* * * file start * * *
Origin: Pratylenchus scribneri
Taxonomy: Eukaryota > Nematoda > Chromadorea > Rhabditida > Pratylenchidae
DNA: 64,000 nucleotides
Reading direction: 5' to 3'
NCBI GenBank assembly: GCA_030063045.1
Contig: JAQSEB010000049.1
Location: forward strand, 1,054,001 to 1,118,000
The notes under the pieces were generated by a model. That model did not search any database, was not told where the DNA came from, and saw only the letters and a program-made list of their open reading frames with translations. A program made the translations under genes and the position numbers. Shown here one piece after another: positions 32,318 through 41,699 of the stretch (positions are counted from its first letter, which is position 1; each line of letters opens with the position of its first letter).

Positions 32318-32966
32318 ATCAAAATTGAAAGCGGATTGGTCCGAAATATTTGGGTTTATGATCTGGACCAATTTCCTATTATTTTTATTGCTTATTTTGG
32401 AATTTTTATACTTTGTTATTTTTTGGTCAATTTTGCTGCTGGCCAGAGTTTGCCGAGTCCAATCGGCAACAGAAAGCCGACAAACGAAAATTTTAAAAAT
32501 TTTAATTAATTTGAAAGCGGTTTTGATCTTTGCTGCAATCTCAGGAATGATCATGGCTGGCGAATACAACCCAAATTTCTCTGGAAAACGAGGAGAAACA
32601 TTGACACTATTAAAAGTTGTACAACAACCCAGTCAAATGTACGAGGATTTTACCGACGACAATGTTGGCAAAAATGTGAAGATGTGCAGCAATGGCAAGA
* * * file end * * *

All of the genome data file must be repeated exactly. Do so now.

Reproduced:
Origin: Pratylenchus scribneri
Taxonomy: Eukaryota > Nematoda > Chromadorea > Rhabditida > Pratylenchidae
DNA: 64,000 nucleotides
Reading direction: 5' to 3'
NCBI GenBank assembly: GCA_030063045.1
Contig: JAQSEB010000049.1
Location: forward strand, 1,054,001 to 1,118,000
The notes under the pieces were generated by a model. That model did not search any database, was not told where the DNA came from, and saw only the letters and a program-made list of their open reading frames with translations. A program made the translations under genes and the position numbers. Shown here one piece after another: positions 32,318 through 41,699 of the stretch (positions are counted from its first letter, which is position 1; each line of letters opens with the position of its first letter).

Positions 32318-32966
32318 ATCAAAATTGAAAGCGGATTGGTCCGAAATATTTGGGTTTATGATCTGGACCAATTTCCTATTATTTTTATTGCTTATTTTGG
32401 AATTTTTATACTTTGTTATTTTTTGGTCAATTTTGCTGCTGGCCAGAGTTTGCCGAGTCCAATCGGCAACAGAAAGCCGACAAACGAAAATTTTAAAAAT
32501 TTTAATTAATTTGAAAGCGGTTTTGATCTTTGCTGCAATCTCAGGAATGATCATGGCTGGCGAATACAACCCAAATTTCTCTGGAAAACGAGGAGAAACA
32601 TTGACACTATTAAAAGTTGTACAACAACCCAGTCAAATGTACGAGGATTTTACCGACGACAATGTTGGCAAAAATGTGAAGATGTGCAGCAATGGCAAGA